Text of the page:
Wednesday, 21 October 2015

PC Engine Shmups #10

Deep Blue (1989)
By: Pack-In Video / NEC Genre: Shooting Players: 1 Difficulty: Hard
Featured Version: NEC PC Engine / TurboGrafx-16 First Day Score: 23,950
Also Available For: Nothing

When I think of underwater shmup action my mind usually tends to picture the splendid third stage of Thunder Force III but I can't think of too many that take place within the big blue wobbly stuff entirely. One that apparently does, though, is this much-derided PC Engine exclusive. Despite this setting, there are still aliens involved in the back-story who have reportedly infected our wonderful oceans with evil bacteria which has made the creatures that dwell therein grow larger and follow the commands of their new masters. Earth's only defence against the attack is the A.N.G.E.L. Fish Attack Sub which is, as you might've guessed, a submarine... with the appearance of a fish! Thankfully its abilities exceed those of most marine lifeforms and by using these you, as the sub's anonymous pilot, must eliminate a substantial portion of said lifeforms. Poor fishies :(

There are a mere four stages here to swim/shoot through so your mission should be a brief one, but it's still not easy. Your sub starts with a feeble pea-shooter (known as 'Pulse Bullet') and there are two other weapons ('Bullet Beam' and 'Swirl Cutter') available in the form of coloured capsules left behind by certain fish upon destruction. All three weapons fire directly forward and differ only in their power and rate of fire. Collecting consecutive icons will power-up them up and there is also a speed-up available which is very useful but all-too-rare. Only having narrow forward-shooting weapons doesn't make things easy as you can probably imagine, but unfortunately it's not the only thing that makes Deep Blue ultra-tough. You only get one life for starters, with your sub instead employing an energy-meter type deal. This isn't terrible in principal but in practise? Urrghh!

The biggest problem is probably all the heinous enemy creatures. I guess the developer was going for realism and in that regard they were successful. The many aquatic terrors don't travel in straight lines or swoop around in formations as in most shmups. No, here they appear from all sides of the screen, sometimes in groups, other times not, but their movements are often unpredictable as they flit around all over the place. Worse than this are the swarms of tiny creatures which attack en masse. Some of them don't even have the decency of flying across the screen and beyond - instead they hang around your ship sapping it of energy. Making this even worse is the fact that when you take damage it shudders and sparkles for a second, during which time you're unable to fire your already-painfully inadequate weapons making it even harder to get rid of the damn things!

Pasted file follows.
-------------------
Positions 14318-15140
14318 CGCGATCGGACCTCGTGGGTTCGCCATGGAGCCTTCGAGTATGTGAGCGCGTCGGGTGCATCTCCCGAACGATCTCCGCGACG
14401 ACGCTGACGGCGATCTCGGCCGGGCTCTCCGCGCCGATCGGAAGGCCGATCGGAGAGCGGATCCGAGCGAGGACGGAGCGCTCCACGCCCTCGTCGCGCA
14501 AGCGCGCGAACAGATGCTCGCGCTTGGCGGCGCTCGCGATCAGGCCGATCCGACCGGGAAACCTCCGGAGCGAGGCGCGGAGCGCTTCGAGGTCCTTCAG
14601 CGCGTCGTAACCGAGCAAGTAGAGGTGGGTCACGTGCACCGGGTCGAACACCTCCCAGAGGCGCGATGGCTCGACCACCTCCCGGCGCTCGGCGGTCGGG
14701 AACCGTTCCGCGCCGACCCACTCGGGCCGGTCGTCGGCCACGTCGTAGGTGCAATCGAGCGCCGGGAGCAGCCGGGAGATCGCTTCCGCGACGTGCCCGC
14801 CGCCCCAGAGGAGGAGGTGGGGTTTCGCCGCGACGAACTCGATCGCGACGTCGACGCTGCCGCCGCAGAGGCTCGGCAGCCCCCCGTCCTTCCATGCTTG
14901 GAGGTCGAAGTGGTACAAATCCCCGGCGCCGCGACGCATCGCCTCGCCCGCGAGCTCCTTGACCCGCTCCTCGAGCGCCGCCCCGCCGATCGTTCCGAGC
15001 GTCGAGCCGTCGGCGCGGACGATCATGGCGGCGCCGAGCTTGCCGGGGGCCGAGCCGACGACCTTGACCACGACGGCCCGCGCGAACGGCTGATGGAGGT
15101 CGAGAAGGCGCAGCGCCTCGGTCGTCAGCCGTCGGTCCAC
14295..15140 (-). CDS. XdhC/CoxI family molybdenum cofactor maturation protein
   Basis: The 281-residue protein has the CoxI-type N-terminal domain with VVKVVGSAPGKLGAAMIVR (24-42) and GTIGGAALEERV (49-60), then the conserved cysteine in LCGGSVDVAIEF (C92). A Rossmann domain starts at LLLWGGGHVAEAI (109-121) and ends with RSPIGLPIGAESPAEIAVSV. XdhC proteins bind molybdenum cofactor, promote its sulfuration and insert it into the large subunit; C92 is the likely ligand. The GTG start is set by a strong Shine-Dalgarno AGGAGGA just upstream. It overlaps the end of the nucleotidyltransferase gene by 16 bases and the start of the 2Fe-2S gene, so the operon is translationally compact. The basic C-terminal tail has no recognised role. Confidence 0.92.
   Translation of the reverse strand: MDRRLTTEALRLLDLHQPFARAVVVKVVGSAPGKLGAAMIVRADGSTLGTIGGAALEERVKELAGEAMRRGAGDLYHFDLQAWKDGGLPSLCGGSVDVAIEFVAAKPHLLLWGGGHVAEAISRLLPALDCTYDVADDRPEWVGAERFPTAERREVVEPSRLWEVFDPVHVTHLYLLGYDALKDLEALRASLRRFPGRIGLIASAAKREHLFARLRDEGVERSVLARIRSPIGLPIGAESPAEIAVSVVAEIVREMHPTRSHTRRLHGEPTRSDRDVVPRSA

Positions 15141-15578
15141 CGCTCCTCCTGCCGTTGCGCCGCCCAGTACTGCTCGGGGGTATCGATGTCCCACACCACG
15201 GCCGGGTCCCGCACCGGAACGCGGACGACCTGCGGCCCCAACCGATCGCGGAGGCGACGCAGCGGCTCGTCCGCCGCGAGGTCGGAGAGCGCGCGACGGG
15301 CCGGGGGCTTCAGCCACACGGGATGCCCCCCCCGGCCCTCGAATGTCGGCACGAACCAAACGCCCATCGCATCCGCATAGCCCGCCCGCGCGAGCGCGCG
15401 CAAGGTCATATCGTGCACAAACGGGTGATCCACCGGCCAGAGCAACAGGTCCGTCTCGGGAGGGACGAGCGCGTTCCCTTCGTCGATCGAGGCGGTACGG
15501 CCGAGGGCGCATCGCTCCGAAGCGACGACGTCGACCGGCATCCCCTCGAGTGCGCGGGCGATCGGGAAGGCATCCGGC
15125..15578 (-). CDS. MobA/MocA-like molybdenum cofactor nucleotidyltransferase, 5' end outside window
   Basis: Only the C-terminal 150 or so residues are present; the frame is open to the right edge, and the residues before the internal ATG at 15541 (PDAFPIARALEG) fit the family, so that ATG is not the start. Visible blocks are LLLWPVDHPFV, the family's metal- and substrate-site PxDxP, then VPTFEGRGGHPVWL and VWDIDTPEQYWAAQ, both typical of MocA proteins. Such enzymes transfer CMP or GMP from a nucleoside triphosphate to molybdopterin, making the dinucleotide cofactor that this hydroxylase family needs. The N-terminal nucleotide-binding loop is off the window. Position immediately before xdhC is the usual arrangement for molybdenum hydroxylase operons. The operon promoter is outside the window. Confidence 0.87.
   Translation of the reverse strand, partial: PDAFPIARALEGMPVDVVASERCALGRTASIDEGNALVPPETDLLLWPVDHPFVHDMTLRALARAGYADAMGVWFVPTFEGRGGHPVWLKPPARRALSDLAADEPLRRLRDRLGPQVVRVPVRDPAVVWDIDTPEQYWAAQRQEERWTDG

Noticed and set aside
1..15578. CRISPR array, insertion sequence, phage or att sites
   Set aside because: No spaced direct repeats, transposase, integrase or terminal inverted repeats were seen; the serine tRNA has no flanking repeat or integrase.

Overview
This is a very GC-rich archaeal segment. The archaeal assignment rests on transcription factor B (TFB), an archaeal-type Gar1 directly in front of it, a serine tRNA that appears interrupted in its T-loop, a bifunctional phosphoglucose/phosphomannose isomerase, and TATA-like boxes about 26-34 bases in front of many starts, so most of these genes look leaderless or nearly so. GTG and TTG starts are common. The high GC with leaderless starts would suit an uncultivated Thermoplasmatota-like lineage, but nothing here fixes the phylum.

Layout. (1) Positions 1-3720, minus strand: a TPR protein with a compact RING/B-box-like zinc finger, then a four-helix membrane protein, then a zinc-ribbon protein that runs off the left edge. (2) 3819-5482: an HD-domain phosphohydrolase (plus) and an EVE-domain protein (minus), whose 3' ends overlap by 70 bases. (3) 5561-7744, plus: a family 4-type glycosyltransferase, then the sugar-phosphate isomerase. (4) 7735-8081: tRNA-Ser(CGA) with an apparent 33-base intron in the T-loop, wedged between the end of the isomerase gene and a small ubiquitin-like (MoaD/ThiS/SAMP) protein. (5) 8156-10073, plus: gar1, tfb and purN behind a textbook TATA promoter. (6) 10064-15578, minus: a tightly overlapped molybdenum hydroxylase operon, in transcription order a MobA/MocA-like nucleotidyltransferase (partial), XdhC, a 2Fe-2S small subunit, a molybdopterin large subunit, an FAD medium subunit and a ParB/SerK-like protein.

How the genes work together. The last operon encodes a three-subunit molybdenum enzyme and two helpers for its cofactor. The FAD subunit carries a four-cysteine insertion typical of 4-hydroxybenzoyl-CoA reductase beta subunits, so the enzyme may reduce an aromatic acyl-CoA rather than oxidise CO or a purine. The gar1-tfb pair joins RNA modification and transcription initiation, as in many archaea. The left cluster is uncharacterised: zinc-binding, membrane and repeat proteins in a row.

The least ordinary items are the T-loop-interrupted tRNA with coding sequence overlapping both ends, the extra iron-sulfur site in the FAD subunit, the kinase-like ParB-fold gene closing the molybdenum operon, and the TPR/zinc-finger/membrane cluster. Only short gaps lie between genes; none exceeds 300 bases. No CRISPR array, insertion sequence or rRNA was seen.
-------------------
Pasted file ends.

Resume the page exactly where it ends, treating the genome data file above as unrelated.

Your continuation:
This generally means you are likely to suffer more than just one hit each time you encounter these idiotic creatures. Worse still (nope, not finished yet!), the speed-up is lost after taking a single hit and without it your sub moves slowly and sluggishly. It's also pretty big which means you're not likely to be weaving around the enemies much, especially with their wibbly, erratic movement. Most don't actually fire anything - they themselves cause the damage, and that's more than sufficient to cause you problems. Each hit, as well as stripping you of the speed-up, will also reduce your weapon power by one of the three possible levels, and you're really not going to get very far with a low-powered weapon. Well, with all these things against you, you're probably not going to get very far anyway. Although most players probably won't even have the patience to try.

Some shmups may have a fault or two that it's possible to overlook if the core of the game is solid, but there is just too much wrong with Deep Blue. Even the audio/visuals are quite poor, consisting of bland, repetitive backgrounds and mostly irritating music (although the fish sprites are pretty good). There are even borders at the top and bottom of the screen (which I've partly cut out for the shots). The premise here is okay - it would sound like an interesting and fairly original take on the genre if you were to explain it to someone - but the sluggish sub movement, poor weapons, and harsh energy/power-up system make Deep Blue an infuriatingly hard game to play. Add in the realistic fish movements and you've got a game that's so annoying you won't be able to stand more than a few minutes of it at a time. Not a bad idea but it just doesn't work.

RKS Score: 3/10

Gameplay Video: here's a video of the whole game being played by one of the talented fellows at World of Longplays (check out their great channel here). Oh, and don't watch if you want to avoid spoilers!



  1. Oh, boy. I have so desperately tried to like this game since I first laid eyes on it around the time the TG-16 was launched in the US all those years ago. I mean, it certainly looks intriguing in static screenshots, and the idea of it is stellar (a shmup set in an underwater world, "starring" a ship that looks like a fish? sign me up!), but start playing it and all of those allusions fall apart. Such a disappointment :(

  2. Yep, that's pretty much exactly the same as me, Bryan - thought it looked good but was aghast when I actually played it. There's so much wrong with it too, it's not like it's just one little flaw :(